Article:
Is a Citation a Ticket?

You’re driving down the highway and start to see the flashing lights behind you. You get pulled over and asked for your license, insurance, and registration. The officer lets you know you’re driving beyond the speed limit and you get a citation. 

Whether it’s for speeding, street sweeping, or some other issue, getting a citation is no fun and can easily put a damper on your day. After the sting has worn off and you have to face the consequences, you might wonder what’s a citation and wonder if there is a difference between citation vs. ticket.

What’s a Citation vs. Ticket? | Metromile

Citation vs ticket, explained 

If an officer pulls you over and gives you a citation, you may wonder “Is a citation a ticket?”. The answer is yes, they’re the same thing. 

The word “citation” is the official term that is used by officers and the legal system at large. The term “ticket” is used more colloquially but both citation and ticket refer to the written paper that documents a specific type of violation. Citations are usually given out by police officers or other city officials (such as for parking enforcement). 

However, there are sometimes speeding or red light cameras that can trigger a citation later on. Not all states permit this technology. The Insurance Institute for Highway Safety (IIHS) has a state-by-state chart on automated enforcement laws here, so you can see if that’s something to be aware of in your state.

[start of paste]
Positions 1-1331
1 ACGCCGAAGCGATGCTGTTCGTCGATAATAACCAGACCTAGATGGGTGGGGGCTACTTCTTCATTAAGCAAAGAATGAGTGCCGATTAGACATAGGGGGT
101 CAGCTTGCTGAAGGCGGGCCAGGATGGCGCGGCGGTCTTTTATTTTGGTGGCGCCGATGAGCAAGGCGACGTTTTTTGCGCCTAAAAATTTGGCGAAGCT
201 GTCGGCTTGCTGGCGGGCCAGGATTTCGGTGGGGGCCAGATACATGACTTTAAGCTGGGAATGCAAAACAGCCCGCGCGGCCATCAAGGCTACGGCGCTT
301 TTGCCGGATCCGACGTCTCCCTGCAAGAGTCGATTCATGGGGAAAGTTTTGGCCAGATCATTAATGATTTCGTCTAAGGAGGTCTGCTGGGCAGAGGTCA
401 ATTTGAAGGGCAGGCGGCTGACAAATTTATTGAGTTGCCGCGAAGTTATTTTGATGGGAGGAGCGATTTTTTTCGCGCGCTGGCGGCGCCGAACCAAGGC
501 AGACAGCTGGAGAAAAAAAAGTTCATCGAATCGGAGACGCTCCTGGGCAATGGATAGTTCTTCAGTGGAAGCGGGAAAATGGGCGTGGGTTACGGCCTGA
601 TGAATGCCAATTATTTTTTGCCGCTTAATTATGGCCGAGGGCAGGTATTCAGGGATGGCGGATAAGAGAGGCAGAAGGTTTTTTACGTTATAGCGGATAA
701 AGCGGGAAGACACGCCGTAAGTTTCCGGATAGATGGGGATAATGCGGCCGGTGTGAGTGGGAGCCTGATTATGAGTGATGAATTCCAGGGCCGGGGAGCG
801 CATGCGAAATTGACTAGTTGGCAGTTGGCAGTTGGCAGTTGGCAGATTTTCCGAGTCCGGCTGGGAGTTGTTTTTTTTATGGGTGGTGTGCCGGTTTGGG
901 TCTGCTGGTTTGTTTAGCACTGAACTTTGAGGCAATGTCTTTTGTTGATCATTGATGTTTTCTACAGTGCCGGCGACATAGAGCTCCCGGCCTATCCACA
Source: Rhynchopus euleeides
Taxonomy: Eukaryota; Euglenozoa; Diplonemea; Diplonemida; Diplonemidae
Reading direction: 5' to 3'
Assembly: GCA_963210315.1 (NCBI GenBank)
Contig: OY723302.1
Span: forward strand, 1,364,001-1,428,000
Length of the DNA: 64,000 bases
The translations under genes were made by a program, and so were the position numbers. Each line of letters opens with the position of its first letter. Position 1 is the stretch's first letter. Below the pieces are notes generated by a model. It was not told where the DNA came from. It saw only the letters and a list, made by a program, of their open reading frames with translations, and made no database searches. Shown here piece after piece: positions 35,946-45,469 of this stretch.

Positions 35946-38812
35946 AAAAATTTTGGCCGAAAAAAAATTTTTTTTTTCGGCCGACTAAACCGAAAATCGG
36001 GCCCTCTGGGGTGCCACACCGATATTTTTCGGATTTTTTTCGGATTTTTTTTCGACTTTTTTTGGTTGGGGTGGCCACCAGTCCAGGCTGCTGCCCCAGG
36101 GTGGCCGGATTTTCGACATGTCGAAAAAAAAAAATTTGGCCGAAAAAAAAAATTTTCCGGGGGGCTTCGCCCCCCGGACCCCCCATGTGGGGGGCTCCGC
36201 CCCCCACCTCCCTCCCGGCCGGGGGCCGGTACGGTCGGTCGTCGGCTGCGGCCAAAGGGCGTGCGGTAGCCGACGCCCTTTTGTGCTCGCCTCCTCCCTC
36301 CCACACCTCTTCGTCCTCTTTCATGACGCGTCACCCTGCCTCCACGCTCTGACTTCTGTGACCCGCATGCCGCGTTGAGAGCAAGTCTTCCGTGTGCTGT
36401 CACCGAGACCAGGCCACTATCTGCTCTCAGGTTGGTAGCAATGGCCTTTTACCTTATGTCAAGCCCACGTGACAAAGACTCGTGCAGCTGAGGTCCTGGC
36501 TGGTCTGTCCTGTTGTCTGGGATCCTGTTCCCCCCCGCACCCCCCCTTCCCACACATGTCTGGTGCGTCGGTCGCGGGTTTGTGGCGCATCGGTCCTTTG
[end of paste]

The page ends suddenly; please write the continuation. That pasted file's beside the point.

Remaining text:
When you get a citation, you’ll need to pay a fine and may need to go to court depending on the type of traffic ticket you get. 

What’s a citation?

If you’re wondering what’s a citation, now you know it’s the same thing as a ticket. But let’s get a direct definition from an official government entity. According to the North Carolina General Assembly:

 “A citation is a directive, issued by a law enforcement officer or other person authorized by statute, that a person appear in court and answer a misdemeanor or infraction charge or charges. 

(b) When Issued. – An officer may issue a citation to any person who he has probable cause to believe has committed a misdemeanor or infraction. 

(c) Contents. – The citation must: 

(1) Identify the crime charged, including the date, and where material, identify the property and other persons involved, 

(2) Contain the name and address of the person cited, or other identification if that cannot be ascertained, 

(3) Identify the officer issuing the citation, and 

(4) Cite the person to whom issued to appear in a designated court, at a designated time and date.”